You are great, O Lord, and greatly to be praised: great is your power and your wisdom is without measure. And man, so small a part of your creation, wants to praise you: this man, though clothed with mortality and bearing the evidence of sin and the proof that you withstand the proud. Despite everything, man, though but a small a part of your creation, wants to praise you. You yourself encourage him to delight in your praise, for you have made us for yourself, and our heart is restless until it rests in you.6
And then:
50 By natural reason man can know God with certainty, on the basis of his works. But there is another order of knowledge, which man cannot possibly arrive at by his own powers: the order of divine Revelation.1 Through an utterly free decision, God has revealed himself and given himself to man. This he does by revealing the mystery, his plan of loving goodness, formed from all eternity in Christ, for the benefit of all men. God has fully revealed this plan by sending us his beloved Son, our Lord Jesus Christ, and the Holy Spirit. 

A person can, of course, accept or reject all of that - but at least the argument is offered, and supported.  The Catholic Catechism does not assume that people already accept its claims.  And the way it's written - both expositionally and devotionally, that is - speaks to the human heart and the human mind.

Here is how its section on "The Sacrament of the Eucharist" begins:
1324 The Eucharist is "the source and summit of the Christian life."136 "The other sacraments, and indeed all ecclesiastical ministries and works of the apostolate, are bound up with the Eucharist and are oriented toward it. For in the blessed Eucharist is contained the whole spiritual good of the Church, namely Christ himself, our Pasch."137
1325 "The Eucharist is the efficacious sign and sublime cause of that communion in the divine life and that unity of the People of God by which the Church is kept in being. It is the culmination both of God's action sanctifying the world in Christ and of the worship men offer to Christ and through him to the Father in the Holy Spirit."138
1326 Finally, by the Eucharistic celebration we already unite ourselves with the heavenly liturgy and anticipate eternal life, when God will be all in all.139
1327 In brief, the Eucharist is the sum and summary of our faith: "Our way of thinking is attuned to the Eucharist, and the Eucharist in turn confirms our way of thinking."140
1328 The inexhaustible richness of this sacrament is expressed in the different names we give it.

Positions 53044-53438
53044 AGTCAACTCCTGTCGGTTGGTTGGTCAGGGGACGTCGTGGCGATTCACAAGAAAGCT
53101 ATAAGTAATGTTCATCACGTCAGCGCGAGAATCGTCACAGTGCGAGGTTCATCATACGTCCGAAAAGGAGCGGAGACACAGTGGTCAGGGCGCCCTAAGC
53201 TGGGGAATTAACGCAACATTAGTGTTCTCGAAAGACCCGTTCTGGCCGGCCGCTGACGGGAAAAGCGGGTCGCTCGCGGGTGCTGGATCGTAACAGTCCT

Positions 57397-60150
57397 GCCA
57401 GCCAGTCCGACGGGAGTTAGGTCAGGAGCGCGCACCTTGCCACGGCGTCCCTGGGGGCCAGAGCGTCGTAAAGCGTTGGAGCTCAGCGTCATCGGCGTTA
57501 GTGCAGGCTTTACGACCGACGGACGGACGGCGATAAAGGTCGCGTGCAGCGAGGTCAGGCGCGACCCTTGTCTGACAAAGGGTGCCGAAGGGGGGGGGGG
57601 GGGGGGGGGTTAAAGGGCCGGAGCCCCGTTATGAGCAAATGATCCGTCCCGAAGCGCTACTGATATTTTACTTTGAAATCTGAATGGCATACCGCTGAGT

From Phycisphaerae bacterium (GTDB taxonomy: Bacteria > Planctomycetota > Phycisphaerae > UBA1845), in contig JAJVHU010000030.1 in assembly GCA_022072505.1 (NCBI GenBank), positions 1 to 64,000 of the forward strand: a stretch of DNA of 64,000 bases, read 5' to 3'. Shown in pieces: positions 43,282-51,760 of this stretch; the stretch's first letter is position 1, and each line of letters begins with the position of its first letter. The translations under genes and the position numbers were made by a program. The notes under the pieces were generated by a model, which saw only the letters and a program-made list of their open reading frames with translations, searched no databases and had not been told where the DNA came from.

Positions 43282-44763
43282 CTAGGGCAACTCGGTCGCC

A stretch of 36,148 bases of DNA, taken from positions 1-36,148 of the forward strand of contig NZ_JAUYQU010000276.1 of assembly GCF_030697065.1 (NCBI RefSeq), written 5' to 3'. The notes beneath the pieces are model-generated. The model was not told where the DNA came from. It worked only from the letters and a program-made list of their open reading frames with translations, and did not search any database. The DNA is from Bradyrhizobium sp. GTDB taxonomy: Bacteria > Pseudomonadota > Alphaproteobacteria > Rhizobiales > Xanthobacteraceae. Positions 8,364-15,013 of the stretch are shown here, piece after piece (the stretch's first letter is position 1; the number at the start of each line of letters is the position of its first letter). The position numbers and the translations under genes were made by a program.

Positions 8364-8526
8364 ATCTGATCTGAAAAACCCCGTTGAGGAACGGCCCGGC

Do you see what I mean?  "The source and summit of the Christian life."  "The whole spiritual good of the Church."  "The efficaious sign and sublime cause of that communion in the divine life...."  "The sum and summary of our faith."  "The inexhaustible richness of this sacrament...."

Does this language itself not seem fascinating and appealing?  Does it not provoke in you - at the very least - a bit of curiosity about the Eucharist, and a desire to know more?   Wouldn't it interest you to know exactly why people write and think this way?

We're not Catholics, of course; we're Anglicans.  FHD has done a fantastic job, IMO, of expressing some ways in which that fact affects our faith and practices. But surely there is more to say?  And certainly it's possible to write both devotionally and expositionally (is that a word?  I'm not sure!)  about what's in our Catechism?   

Well, I would like to try, because I think a Catechism is a good thing - explanations are always a good thing - but it's not effective unless it can speak to people.   I was hoping to write my own version, in fact!  But in fact that would take me  many years, because at the moment I don't have most of the training and background necessary.   So I would like to see if I can gather expositional/devotional articles from those who do have the background, with each person taking a question-and-answer from the Catechism and discussing it in more depth, and with an eye towards explaining our faith to people outside the church (or those new to it).   (I will also point to A.A.'s original 1939 book, "Alcoholics Anonymous" as a good example of what it takes to do this - the book was written expressly to let alcoholics know about A.A. and to explain its principles and its workings - although I admit it's really florid in places.  "Twelve Steps and Twelve Traditions" might be a better bet; that one was written about 20 years later, after some of the original alcoholics had gotten the cobwebs out.  And it does work, more or less, in the expository/devotional style, too.)

This is the perfect project, I think, for a group effort like this. I'll have to go off and ponder a good name for the new blog.  "The Catechism Project" sounds a bit on the dull side, too, I admit - but here's the blog, for now.  We can always change the name later.

If you're interested in submitting something, go ahead and pick out a question and answer, and let me know what you've taken; I'll keep track of who's got what.  Or if you have other ideas, please let me know in comments, or yahoo me (tr.Babs).